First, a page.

Educators That Rock!: Robert H. Mayer
At the National Council for the Social Studies conference in November 2009, the Carter G. Woodson Book Awards honored Dr. Robert H. Mayer for his book, “When the Children Marched: The Birmingham Civil Rights Movement.” Mayer was recognized for “accurately and sensitively” portraying an issue related to ethnic minorities.
FindingEducation spoke to Mayer about locating primary documents, understanding “historical thinking” and examining the civil rights movement.
Images of the African-American children that were marched to jail, decades earlier, still resonate for Mayer. “They experienced the degradation of segregation as much as their parents. So to see in their faces the lack of fear—it just says a lot,” he explained.
A social studies teacher for 12 years and a professor at Moravian University since 1987, Mayer also authored “The Civil Rights Act of 1964,” and numerous essays on teaching.
fE: What sparked your interest in history?
RHM: I’ve always had some kind of interest in history. As a child, I always enjoyed reading about things in the past. I grew up in Cincinnati, OH, and I remember reading about William Henry Harrison, the ninth U.S. president, and being fascinated, because his statue was downtown by the library.
fE: Can you describe the process of writing “When the Children Marched” and “The Civil Rights Act of 1964”?
RHM: The process was different for the two books. For the civil rights book, I edited it. I found primary statements from the time about the Civil Rights Act and then wrote introductions for various articles. And for ”When the Children Marched,” I wrote the entire thing. I used oral histories and also newspapers, because I wanted to get a stronger sense of the time, and what the events in Birmingham were before I began actually organizing the book.
The similarity is that before I start writing, I really read as much as I can, and I study as hard as I can. For both books, I read deeply in primary documents.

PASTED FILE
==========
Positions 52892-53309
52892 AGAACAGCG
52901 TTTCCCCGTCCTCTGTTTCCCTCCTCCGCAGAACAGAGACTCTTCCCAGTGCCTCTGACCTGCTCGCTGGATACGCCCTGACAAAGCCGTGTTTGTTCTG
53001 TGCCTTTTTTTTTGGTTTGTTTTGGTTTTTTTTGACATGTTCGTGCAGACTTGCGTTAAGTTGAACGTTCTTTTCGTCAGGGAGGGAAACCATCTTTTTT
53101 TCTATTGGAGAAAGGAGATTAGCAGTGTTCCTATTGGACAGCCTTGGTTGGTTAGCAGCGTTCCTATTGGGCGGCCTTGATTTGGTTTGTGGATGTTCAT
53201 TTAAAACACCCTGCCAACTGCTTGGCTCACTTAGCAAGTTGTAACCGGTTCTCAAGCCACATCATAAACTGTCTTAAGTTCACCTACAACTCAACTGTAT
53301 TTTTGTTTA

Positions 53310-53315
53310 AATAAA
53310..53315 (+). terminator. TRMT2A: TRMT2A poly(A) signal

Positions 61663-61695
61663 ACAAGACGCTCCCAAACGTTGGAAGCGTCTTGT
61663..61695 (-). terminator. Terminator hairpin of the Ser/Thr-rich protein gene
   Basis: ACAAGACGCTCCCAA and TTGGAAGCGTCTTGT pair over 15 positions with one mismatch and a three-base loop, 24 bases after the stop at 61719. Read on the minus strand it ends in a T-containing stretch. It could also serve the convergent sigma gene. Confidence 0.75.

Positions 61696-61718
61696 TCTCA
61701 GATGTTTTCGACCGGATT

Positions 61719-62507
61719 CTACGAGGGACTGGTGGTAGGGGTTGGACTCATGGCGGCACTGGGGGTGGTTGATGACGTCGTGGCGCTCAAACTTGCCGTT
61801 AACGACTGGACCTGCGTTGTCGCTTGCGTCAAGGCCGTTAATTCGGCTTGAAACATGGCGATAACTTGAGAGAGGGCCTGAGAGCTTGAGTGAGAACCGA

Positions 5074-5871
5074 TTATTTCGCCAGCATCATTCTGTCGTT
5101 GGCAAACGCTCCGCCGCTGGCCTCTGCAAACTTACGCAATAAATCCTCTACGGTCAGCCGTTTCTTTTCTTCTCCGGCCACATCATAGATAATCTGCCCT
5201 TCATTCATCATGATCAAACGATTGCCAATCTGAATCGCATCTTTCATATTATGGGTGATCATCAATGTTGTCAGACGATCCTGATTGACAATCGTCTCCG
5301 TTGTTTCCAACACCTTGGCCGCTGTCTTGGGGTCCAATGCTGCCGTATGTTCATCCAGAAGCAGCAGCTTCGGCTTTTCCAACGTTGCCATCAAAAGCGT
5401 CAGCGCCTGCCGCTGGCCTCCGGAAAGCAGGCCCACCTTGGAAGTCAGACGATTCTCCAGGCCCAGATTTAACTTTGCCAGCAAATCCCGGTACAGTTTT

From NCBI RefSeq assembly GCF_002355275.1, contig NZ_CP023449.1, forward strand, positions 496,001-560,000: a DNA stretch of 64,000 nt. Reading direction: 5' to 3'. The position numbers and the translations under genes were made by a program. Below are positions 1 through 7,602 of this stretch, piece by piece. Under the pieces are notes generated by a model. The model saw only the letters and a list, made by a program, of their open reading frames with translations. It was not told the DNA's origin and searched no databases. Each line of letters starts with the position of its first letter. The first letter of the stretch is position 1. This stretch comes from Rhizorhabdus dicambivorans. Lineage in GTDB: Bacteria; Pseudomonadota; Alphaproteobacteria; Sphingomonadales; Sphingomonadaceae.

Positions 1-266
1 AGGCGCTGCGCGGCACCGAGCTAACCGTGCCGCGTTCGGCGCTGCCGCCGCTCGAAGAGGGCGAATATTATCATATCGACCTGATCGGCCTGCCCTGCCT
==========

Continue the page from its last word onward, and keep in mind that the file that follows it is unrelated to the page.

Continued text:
fE: Could you see something like the children’s march happening today?
RHM: The closest thing is the Obama campaign. Young people got involved with the Obama campaign and I think that made a real difference—not just in the numbers, but in the overall spirit of the campaign. So I think that if young people see something that’s meaningful to them, then I think they would respond.
But the question is: How many of us would do the things the people in Birmingham did, where they actually put their lives in jeopardy? I’m not sure. I don’t see people moved by any issues as strongly today, but certainly the spirit is there.
fE: Was there any one child that stood out when you were reading the oral histories and writing your book?
RHM: There’s no one child that leaps out. I think of them more collectively. There’s a wonderful book called “Freedom’s Children” by Ellen Levine. It’s a collection of oral histories from young people involved with the civil rights movement.
When you read the accounts of what they did, individual actions and behaviors, you see them as very brave. And Enslow, my publisher, did a wonderful job with the images in “When the Children Marched.” On the cover, the picture of young kids marching off to jail without any fear is powerful. They experienced the degradation of segregation as much as their parents. So to see in their faces the lack of fear—it just says a lot.
fE: How would a good student examine your books and consider your point of view?
RHM: I don’t put forth my interpretation as forthrightly as maybe a historian writing a monograph would, but interpretations are there.
In terms of “When the Children Marched,” the thing that I wanted to come through was how it was the community that caused things to happen. And I mean the African-American community in Birmingham. Local people laid the groundwork, and then national organizations, such as the Southern Christian Leadership Conference with Dr. King, came in. I think that the lesson of Birmingham is how democracy works. How people speak up and work to change things.
fE: How do you think teaching about the events and the people portrayed in your book affects students’ character development? What role do historians have to give as clear a portrait of the truth as possible?